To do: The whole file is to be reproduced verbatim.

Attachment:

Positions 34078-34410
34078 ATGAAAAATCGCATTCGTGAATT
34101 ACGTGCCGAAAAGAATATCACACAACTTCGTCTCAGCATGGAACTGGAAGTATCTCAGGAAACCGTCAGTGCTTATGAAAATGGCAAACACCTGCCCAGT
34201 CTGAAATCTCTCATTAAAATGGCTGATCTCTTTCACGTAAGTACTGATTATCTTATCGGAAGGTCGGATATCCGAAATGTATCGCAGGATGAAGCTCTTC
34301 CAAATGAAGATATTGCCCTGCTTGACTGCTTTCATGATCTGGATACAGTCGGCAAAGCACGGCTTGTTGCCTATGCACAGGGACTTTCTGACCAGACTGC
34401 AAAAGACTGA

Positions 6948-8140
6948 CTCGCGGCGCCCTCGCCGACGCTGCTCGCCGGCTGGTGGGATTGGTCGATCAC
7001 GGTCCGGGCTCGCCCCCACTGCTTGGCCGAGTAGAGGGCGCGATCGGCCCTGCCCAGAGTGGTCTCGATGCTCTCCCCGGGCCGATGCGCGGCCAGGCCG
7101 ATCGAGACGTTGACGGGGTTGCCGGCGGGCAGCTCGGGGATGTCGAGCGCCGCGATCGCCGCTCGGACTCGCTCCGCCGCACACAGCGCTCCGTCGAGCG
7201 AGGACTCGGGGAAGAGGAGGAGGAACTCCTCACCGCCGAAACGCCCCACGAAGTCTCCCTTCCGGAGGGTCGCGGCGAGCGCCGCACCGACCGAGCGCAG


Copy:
Positions 34078-34410
34078 ATGAAAAATCGCATTCGTGAATT
34101 ACGTGCCGAAAAGAATATCACACAACTTCGTCTCAGCATGGAACTGGAAGTATCTCAGGAAACCGTCAGTGCTTATGAAAATGGCAAACACCTGCCCAGT
34201 CTGAAATCTCTCATTAAAATGGCTGATCTCTTTCACGTAAGTACTGATTATCTTATCGGAAGGTCGGATATCCGAAATGTATCGCAGGATGAAGCTCTTC
34301 CAAATGAAGATATTGCCCTGCTTGACTGCTTTCATGATCTGGATACAGTCGGCAAAGCACGGCTTGTTGCCTATGCACAGGGACTTTCTGACCAGACTGC
34401 AAAAGACTGA

Positions 6948-8140
6948 CTCGCGGCGCCCTCGCCGACGCTGCTCGCCGGCTGGTGGGATTGGTCGATCAC
7001 GGTCCGGGCTCGCCCCCACTGCTTGGCCGAGTAGAGGGCGCGATCGGCCCTGCCCAGAGTGGTCTCGATGCTCTCCCCGGGCCGATGCGCGGCCAGGCCG
7101 ATCGAGACGTTGACGGGGTTGCCGGCGGGCAGCTCGGGGATGTCGAGCGCCGCGATCGCCGCTCGGACTCGCTCCGCCGCACACAGCGCTCCGTCGAGCG
7201 AGGACTCGGGGAAGAGGAGGAGGAACTCCTCACCGCCGAAACGCCCCACGAAGTCTCCCTTCCGGAGGGTCGCGGCGAGCGCCGCACCGACCGAGCGCAG